Here in Los Angeles, they call Ken Deasy “Father Hollywood.” Partly because he is an entertaining and motivating preacher, and partly because Ken is perhaps best known as a consultant and writer for the hit movie “Bruce Almighty.” But mostly because Ken doesn’t take himself too seriously, and laughs at the “Hollywood” moniker along with everyone else.
I just call him “Ken.” This is a big deal for me – I always address priests as “Father,” no matter how long I’ve known them. My mother and all the adults around me drilled this into me as I was growing up. It may also have something to do with people in “the helping professions.” I don’t call my family physician “Mark” – he’s “Dr. Braunstein.” And the principal of my kids’ school is “Mr. Galla,” not Tony. (Both men are much younger than I am –but let’s not go there right now.)
There’s always that wall with the people we approach for help, who see us and our families at our most vulnerable. In order for both sides of the equation to deal with that, a protective shield of “professionalism” slides up, which allows them to dispense with bad news and straight talk. But we never get to know each other as people.
Except for Ken. He does his best work with the force-field turned off – in his sermons and retreats, he dares the folks in the pews to see him as a human being, by relating the Gospel to his own life challenges. And he’s had more than his share: a troubled and abusive home life as a child; his own struggles with the choices he made because of that upbringing; an intense and focused search for peace of mind.
Ken is a guest celebrant at my parish and often leads Lenten retreats at the church and school. Three years ago, he stopped showing up suddenly, and rumors were flying that he’d left the priesthood, finally, after decades of struggle. This turned about to be sort-of-true: Ken showed up a few months later, during a week’s vacation from his new job. With the support of Cardinal Roger Mahony, he’d left the archdiocese and took a job as a bus driver on the island of Maui in Hawaii. He loaded tourists’ luggage on and off, and shuttled people from resorts to airports and back again. The physical work, he said, cleared his head. Best of all, nobody knew the man hauling their baggage was a priest – or even vaguely entertained the notion. They related to him simply as a human being, with all the pluses and minuses those words conjure up.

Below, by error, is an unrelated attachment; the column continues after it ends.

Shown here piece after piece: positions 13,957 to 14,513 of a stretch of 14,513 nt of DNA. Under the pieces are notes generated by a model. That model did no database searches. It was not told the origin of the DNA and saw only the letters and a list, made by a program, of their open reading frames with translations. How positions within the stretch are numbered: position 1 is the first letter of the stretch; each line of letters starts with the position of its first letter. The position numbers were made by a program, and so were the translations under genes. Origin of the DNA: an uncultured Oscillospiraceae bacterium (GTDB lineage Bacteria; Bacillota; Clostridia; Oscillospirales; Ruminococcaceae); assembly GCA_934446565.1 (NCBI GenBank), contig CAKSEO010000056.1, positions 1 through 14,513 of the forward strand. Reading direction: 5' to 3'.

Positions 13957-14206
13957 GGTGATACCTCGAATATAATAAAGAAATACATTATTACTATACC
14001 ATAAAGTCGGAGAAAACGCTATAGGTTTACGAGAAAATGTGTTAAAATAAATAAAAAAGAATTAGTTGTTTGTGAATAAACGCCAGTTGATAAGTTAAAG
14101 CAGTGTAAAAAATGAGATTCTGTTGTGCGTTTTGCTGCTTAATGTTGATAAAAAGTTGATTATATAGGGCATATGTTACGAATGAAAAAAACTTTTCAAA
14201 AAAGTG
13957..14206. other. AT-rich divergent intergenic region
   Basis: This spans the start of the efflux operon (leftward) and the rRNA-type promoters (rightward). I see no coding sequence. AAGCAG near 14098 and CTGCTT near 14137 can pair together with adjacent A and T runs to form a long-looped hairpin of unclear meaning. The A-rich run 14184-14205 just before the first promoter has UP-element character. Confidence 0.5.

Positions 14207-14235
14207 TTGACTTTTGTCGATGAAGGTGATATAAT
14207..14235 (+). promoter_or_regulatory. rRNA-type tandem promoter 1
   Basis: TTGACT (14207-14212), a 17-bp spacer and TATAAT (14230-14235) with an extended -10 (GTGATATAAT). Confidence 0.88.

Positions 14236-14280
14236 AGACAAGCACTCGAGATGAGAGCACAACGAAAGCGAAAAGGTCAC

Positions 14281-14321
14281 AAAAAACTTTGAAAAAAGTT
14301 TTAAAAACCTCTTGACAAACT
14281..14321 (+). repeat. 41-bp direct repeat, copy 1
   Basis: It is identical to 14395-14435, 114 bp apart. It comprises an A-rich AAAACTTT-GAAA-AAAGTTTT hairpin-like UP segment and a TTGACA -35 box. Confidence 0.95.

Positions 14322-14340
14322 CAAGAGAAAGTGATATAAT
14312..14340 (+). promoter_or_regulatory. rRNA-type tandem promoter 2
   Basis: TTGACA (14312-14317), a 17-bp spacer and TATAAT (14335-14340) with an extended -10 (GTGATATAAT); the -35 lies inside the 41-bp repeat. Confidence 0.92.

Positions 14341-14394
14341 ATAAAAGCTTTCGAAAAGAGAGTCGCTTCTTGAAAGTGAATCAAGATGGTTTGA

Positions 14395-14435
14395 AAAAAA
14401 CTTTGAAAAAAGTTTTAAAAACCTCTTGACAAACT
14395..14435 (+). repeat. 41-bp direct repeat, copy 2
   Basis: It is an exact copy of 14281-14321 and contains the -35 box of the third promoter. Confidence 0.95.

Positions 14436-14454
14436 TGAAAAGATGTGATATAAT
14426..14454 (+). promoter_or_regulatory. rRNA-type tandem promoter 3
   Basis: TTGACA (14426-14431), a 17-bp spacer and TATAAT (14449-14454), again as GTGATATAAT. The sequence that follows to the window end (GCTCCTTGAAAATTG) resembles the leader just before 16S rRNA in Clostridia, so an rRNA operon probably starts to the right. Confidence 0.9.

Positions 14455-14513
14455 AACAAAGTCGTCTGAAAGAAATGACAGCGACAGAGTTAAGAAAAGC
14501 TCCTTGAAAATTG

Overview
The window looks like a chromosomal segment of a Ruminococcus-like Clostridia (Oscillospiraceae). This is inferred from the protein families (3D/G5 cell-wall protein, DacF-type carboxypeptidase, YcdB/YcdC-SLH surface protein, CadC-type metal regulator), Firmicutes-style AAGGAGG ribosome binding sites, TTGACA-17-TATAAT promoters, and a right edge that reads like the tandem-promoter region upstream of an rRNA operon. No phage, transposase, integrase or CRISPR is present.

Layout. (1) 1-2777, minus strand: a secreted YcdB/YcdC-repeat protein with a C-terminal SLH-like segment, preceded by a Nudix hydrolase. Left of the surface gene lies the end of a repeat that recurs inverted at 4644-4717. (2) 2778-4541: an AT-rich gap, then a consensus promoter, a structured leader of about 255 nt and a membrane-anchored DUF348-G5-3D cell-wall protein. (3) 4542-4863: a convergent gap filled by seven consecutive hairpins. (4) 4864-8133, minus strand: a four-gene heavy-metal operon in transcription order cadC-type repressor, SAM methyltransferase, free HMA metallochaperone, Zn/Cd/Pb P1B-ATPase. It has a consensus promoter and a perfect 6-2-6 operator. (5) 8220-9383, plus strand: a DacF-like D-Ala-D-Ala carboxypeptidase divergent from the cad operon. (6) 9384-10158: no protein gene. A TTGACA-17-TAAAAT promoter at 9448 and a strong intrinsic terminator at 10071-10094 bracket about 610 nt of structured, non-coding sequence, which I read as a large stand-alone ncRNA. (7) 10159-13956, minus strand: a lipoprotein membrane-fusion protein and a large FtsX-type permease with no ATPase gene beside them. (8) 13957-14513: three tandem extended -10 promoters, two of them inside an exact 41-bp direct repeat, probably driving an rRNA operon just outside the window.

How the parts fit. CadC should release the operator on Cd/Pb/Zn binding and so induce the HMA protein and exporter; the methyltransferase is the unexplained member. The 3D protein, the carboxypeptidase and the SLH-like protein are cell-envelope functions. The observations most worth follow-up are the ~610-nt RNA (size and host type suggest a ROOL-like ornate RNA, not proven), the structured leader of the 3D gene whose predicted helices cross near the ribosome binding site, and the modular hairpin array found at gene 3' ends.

Ken wound up coming back to the priesthood – more strongly than ever, more sure of his choice. But the one thing he continues to struggle with is the way people interact priests; he battles every day to remove the protective shield and experience meaningful relationships with the folks who come to church. This is how Ken himself puts it:
We refreshed our website! Drop us a line at firstname.lastname@example.org to tell us what you think. We value your feedback.
“This is why I NEVER wear my collar on the plane…This is why I never admit to being a priest while boiling away in a hot tub where strangers who have also gathered to be poached. I don’t want to be stuck answering questions about religion in the manner of a lawyer discussing law. Who cares about Limbo? Who cares if Jesus had brothers or sisters?... You want to talk about sexuality, intimacy and their relation to living a truly compassionate life? Let’s go! You want to talk about forgiveness in a condemning world? Let’s go! You want to talk about how the heck someone who makes minimum wage can afford a $700-a-month, one-bedroom apartment for a family of five, and still be happy with life? Let’s go! …It’s called talking out of experience, not doctrine.”
That passage comes from Ken’s new book – It is a startling and revealing look at one man’s life as a priest, and his overwhelming desire to connect more deeply, more human-ly, with the faithful. You can find out about the book at www.kendeasy.com. You can also view there a profile of Ken that recently aired on Los Angeles television.
And don’t miss the photo of Ken from the cover of his book: the smiling guy, with an open, accessible expression. The guy not wearing his collar.